I hope I have said enough to make it clear in what direction the problem lies. We live in a society that runs from death. We are a ‘fix-it’ culture that always wants solutions and explanations, whether physical or psychological. It is almost intolerable for us to accept that illness could in certain cases be something unknown leading towards something unknowable. And of course we have no time. Time has become money, and illness is a costly affair. But what this means is that the motiveless moments, the magical space created by incubation, have been denied us both by our culture and by ourselves.
Shamanic traditions around the world insist that the normal way of becoming initiated as a shaman is through illness. Also, once people have become shamans, if for some reason they stop shamanising then they are likely to become ill again – and go on being ill until they accept their fate as shamans. But this is not just a matter of shamanic cultures. A few years ago I published a paper on the Hermetica in the Journal of the Warburg and Courtauld Institutes, where I pointed out that the Hermetic literature we are familiar with in fact had its origin in the ritual practice of incubation. And I mentioned in the paper a beautiful autobiographical text, found on a papyrus in Egypt. It was written by an Egyptian priest who describes how he was faced with the overwhelmingly difficult task of presenting the essence of his religious tradition in a way that could be understood by the Greeks who had taken over his country. He avoided the task, ran away from it; then he became terribly ill. Eventually the god whose priest he was appeared to him in a dream and explained to him in no uncertain terms that he would take away his illness – provided that he started writing and fulfilled his task. This autobiographical note formed the preface to his great work: he had accepted his task, and been cured.
If we look at the implications of all this, they are quite extraordinary. Illness, and naturally that includes more elusive conditions such as depression, might be an opportunity: a door opening into whole new areas of ourselves. And that of course is precisely the meaning of initiation. So when we try to banish illness, through physical or psychological means, and when those who apparently have our best interests at heart – our family, our doctors – try to rescue us from suffering, it could just be that we are losing the opportunity for initiation. I should make it clear that I consider this phenomenon far more widespread than we might imagine. There are many, many Jonahs who have run away from their destiny without realising that this is in fact what they are doing. In short, nothing is necessarily what it seems.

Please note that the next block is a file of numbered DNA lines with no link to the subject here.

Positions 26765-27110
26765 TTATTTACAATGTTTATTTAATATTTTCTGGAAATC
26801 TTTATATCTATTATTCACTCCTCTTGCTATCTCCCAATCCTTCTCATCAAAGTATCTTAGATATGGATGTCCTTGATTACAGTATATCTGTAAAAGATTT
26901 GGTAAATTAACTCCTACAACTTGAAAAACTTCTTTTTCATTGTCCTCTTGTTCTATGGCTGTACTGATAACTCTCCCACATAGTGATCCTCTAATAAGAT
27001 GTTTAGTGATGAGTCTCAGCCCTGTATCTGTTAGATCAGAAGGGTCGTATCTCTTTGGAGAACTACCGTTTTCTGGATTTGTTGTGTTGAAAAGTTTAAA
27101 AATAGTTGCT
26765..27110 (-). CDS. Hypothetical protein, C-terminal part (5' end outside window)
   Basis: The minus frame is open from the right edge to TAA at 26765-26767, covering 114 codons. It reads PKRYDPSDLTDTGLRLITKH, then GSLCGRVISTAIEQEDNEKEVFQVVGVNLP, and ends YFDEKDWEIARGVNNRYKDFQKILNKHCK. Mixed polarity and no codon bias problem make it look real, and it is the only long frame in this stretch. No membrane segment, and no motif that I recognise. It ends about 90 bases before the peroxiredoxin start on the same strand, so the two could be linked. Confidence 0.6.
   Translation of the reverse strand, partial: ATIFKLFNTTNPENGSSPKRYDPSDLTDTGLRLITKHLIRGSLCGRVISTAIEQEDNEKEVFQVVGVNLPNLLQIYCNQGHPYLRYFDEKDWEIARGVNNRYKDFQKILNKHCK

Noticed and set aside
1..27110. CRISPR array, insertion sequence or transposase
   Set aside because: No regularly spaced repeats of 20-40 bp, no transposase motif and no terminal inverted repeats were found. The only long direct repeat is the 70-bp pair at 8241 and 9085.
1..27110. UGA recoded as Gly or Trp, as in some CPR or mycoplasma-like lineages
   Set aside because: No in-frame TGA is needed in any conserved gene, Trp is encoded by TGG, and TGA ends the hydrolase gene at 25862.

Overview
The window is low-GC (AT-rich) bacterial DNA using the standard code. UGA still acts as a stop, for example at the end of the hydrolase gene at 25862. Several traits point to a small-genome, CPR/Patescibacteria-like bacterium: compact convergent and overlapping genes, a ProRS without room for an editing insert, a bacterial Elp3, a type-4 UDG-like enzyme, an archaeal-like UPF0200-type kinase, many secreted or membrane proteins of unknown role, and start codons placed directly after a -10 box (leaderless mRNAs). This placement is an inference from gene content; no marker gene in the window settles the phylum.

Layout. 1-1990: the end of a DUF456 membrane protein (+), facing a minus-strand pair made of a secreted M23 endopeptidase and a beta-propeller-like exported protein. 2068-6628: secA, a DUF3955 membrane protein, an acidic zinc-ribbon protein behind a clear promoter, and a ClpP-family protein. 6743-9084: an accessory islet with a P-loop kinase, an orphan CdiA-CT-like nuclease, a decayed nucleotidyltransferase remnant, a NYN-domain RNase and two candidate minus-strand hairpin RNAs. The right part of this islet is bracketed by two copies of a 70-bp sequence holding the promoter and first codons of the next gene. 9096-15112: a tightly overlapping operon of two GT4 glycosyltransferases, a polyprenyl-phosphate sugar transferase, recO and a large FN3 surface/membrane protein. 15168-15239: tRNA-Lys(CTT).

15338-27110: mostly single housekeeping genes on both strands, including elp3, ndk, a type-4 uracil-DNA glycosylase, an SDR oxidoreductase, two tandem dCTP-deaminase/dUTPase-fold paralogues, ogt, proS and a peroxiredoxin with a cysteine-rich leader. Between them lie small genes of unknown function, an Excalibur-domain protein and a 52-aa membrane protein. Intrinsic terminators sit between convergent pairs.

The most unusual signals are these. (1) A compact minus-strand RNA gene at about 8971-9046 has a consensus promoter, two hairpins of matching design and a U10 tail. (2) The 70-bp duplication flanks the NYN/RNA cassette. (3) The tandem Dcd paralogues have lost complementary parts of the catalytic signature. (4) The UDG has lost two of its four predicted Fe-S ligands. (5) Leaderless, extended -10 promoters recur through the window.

Traditionally Parmenides is referred to as the founder of Western logic and the father of rationalism. But what he states, so logically, is that all movement is an illusion along with all change, colour, birth and death – and he puts this very logical teaching into the mouth of a goddess whom he encountered, as a priest of Apollo, on an ecstatic journey into another world. In other words, Western logic began by denying all of the beliefs that we hold most dear and undermining the reality of what we consider most reasonable and real. You find exactly the same situation in the history of Buddhist logic; and frankly, the Buddha’s discovery of the five great truths about desire and suffering strikes me as a perfect example of real logic. In fact I would go so far as to state that true logic has its origins in mystical experience and demands a fundamentally religious point of view. It is something infinitely more than that strange compromise called rationality.
We have in our hands astonishingly powerful meditation techniques, written in mesmerising poetry two and a half thousand years ago, which provide simple and effective methods – not for turning our backs on this world of illusion but for seeing right through it, to its roots–I am talking about literature produced by the people who originally shaped and created the Western culture that we live in.
Read the full interview here.